19th Ave New York, NY 95822, USA

Free Cash Flow (FCF)- How FCF is calculated

FREE CASH FLOW (FCF), HOW FREE CASH FLOW IS CALCULATED, FCF FORMULA WITH EXAMPLE

Free Cash Flow (FCF)

 

TABLE OF CONTENTS

  1. What is Free Cash Flow (FCF)
  2. How Free Cash Flow (FCF) is calculated?
  3. Calculation of FCF- Example
  4. Components of FCF formula- Adjustments from EBIT to FCF
    • Tax Projections
    • Depreciation Projections
    • Amortization Projections
    • Capital Expenditure Projections
    • Change in Net Working Capital Projections

1. What is Free Cash Flow (FCF)?

FCF is the cash generated by a company after paying all cash operating expenses and associated taxes, as well as the funding of Capex and working capital, but prior to the payment of any interest expenses. In corporate finance, free cash flow (FCF) or free cash flow to the firm (FCFF) is the amount by which a business’s operating cash flow exceeds its working capital needs and expenditures on fixed assets (known as capital expenditures).

It is that portion of cash flow that can be extracted from a company and distributed to creditors and securities holders without causing issues in its operations. As such, it is an indicator of a company’s financial flexibility and is of interest to holders of the company’s equity, debt, preferred stock and convertible securities, as well as potential lenders and investors. FCF is independent of capital structure as it represents the cash available to all capital providers (both debt and equity holders).

2. How Free Cash Flow (FCF) is calculated? (EBIT to FCF)

In a Discounted Cash Flow (DCF) analysis, EBIT typically serves as the springboard for calculating FCF. To bridge from EBIT to FCF, several additional items need to be determined, including the marginal tax rate, Depreciation& Amortization, CAPEX, and changes in net working capital.

Free Cash Flow (FCF)

EBIT to FCF

EBIT

Less: Taxes (at the Marginal Tax Rate)

EBIAT

Add:  Depreciation and Amortization

Less: Capital Expenditure

Less: Increase/ (Decrease) in Net Working Capital

Free Cash Flow (FCF)

    Where
  • EBIT- Earnings Before Interest and Tax
  • EBIAT- Earnings Before Interest After Tax

3. Calculation of FCF- Example

Question

From the information given below, calculate the Free Cash Flow (FCF) of FitBond company from 2022 to 2026.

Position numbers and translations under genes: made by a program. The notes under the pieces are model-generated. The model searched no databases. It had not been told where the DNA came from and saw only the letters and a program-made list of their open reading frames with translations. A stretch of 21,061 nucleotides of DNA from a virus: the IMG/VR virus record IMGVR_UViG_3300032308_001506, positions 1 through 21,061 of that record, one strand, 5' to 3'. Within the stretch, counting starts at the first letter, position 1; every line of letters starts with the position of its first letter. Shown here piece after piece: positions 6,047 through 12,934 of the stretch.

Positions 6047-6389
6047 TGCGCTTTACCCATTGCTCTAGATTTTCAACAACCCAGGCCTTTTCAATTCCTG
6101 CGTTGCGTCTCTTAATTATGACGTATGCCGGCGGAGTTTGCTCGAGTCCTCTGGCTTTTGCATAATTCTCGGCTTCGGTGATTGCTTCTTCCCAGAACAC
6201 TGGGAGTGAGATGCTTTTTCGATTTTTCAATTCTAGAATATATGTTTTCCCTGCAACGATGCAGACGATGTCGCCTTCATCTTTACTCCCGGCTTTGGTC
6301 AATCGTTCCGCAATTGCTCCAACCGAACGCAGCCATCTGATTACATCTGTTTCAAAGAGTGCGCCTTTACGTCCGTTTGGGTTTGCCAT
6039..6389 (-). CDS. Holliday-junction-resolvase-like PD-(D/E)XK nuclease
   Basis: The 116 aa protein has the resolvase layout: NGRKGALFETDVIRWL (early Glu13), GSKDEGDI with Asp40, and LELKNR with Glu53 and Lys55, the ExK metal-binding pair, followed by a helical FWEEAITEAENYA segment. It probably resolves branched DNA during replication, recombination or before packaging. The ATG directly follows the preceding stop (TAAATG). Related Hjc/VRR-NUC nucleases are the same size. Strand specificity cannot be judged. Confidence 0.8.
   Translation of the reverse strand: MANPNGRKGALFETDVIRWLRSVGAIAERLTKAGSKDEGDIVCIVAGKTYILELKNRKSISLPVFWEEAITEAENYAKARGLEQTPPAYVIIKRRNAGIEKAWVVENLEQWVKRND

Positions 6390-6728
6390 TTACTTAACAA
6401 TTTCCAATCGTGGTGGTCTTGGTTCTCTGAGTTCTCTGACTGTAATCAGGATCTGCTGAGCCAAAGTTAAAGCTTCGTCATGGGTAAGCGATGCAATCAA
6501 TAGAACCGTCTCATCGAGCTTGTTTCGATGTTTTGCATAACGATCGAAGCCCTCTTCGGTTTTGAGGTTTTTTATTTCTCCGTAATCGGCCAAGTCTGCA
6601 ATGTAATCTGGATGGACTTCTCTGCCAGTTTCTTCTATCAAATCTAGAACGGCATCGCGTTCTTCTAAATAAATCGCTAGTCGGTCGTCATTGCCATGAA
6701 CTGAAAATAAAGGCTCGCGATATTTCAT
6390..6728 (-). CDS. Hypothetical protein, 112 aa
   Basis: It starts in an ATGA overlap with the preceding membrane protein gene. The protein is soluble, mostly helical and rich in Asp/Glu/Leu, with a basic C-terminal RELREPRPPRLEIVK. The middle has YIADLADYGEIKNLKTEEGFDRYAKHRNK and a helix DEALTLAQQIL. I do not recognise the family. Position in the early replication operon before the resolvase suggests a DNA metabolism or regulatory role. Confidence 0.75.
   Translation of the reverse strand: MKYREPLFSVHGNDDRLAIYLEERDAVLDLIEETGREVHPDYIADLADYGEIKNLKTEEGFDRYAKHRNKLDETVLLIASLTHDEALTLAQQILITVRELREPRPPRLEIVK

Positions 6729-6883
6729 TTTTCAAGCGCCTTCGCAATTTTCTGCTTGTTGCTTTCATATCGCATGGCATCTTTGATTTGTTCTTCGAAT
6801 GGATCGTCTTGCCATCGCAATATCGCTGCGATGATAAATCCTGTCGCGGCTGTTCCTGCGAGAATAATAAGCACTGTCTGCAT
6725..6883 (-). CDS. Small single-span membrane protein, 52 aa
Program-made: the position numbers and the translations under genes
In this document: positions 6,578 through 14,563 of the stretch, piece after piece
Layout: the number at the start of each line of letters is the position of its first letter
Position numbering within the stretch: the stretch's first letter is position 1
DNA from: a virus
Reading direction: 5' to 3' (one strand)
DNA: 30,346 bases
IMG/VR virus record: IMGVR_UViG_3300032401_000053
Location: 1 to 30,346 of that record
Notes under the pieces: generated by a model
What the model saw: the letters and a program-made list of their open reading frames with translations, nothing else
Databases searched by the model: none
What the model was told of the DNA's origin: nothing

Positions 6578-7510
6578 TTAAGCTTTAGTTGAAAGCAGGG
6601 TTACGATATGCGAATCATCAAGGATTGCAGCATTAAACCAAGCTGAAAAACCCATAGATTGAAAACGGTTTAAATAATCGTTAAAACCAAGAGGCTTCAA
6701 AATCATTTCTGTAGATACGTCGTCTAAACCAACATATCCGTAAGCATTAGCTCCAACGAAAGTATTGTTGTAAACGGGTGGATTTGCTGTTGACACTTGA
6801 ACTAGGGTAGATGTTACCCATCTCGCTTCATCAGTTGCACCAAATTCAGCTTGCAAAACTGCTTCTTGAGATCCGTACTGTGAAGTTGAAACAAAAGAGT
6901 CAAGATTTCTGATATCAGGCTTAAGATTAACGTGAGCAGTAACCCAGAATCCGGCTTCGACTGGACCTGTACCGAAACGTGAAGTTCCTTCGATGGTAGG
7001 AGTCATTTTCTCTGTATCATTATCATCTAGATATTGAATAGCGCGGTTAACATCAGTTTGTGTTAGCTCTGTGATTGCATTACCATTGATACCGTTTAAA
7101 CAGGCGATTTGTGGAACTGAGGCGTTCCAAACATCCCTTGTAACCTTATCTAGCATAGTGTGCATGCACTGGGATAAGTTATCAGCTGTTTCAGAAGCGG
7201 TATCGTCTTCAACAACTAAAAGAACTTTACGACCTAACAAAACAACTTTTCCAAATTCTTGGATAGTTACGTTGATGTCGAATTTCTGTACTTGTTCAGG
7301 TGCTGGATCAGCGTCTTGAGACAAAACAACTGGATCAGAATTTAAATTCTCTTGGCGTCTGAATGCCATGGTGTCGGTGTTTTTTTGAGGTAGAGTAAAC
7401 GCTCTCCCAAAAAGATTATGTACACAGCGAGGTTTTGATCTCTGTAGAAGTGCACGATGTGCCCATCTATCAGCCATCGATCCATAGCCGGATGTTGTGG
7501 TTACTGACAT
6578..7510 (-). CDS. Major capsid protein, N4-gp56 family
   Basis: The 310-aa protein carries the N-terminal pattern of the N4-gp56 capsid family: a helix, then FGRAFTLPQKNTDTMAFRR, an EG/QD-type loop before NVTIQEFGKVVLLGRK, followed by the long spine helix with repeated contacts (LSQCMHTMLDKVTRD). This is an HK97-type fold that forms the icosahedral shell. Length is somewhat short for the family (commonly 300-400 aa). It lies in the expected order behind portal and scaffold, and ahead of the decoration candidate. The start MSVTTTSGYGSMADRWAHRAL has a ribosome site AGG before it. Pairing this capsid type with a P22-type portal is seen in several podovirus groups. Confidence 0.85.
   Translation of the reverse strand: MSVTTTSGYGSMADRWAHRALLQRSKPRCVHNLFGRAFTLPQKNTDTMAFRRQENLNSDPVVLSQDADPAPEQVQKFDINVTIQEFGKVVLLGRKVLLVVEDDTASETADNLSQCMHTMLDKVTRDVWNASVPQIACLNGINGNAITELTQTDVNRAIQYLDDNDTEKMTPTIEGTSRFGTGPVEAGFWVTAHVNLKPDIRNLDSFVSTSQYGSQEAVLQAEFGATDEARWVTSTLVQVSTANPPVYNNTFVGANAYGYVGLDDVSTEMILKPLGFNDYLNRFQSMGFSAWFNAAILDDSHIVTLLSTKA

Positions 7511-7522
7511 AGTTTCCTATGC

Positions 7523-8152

Projected Income Statement (US$ in millions)

Year

2022 $

2023 $

2024 $

2025 $

2026 $

 

 

 

 

 

 

Revenue

6.7

33.1

55.9

76.0

99.3

Total Direct Expenses

1.8

11.7

19.1

21.9

22.7

Gross Profit

4.9

21.4

36.8

54.1

76.6

Total Indirect Expenses

4.8

10.0

13.9

16.5

18.9

EBITDA

0.0

11.4

22.8

37.6

57.8

Depreciation and    Amortizations

0.9

0.4

0.4

0.4

0.1

Finance Costs

0.0

0.0

0.0

0.0

0.0

Taxation – Global

0.0

2.2

4.5

7.4

11.5

Profit After Tax (PAT)

-0.9

8.8

17.9

29.7

46.2

Capital Expenditure

-1.7

0.0

0.0

0.0

0.0

Change in Net Working Capital

-0.2

0.2

0.2

0.1

0.1

Answer

Calculation of Free Cash Flow (FCF) (US$ million)

Year

2022 $

2023 $

2024 $

2025 $

2026 $

  

 

 

     

Revenue 

6.7

33.1

55.9

76.0

99.3

Free Cash Flow (FCF)

 

 

     

EBIT 

-0.9

10.9

22.4

37.2

57.7

Less: Cash Taxes

0.0

-2.2

-4.5

-7.4

-11.5

Net Operating Profit After Tax (NOPAT)

-0.9

8.8

17.9

29.7

46.2

Add:  Depreciation and Amortization

0.9

0.4

0.4

0.4

0.1

Less: Capital Expenditure

-1.7

0.0

0.0

0.0

0.0

Less: Change in Net Working Capital

-0.2

0.2

0.2

0.1

0.1

Unlevered FCF

-1.9

9.3

18.5

30.3

46.3

4. Components of FCF Formula- Adjustments from EBIT to FCF

a. Tax Projections

The first step in calculating FCF from EBIT is to net out estimated taxes. The result is tax-effected EBIT, also known as EBIAT or NOPAT. This calculation involves multiplying EBIT by (1 – t), where “t” is the target’s marginal tax rate. A marginal tax rate of 35% to 40% is generally assumed for modelling purposes, but the company’s actual tax rate (effective tax rate) in previous years can also serve as a reference point.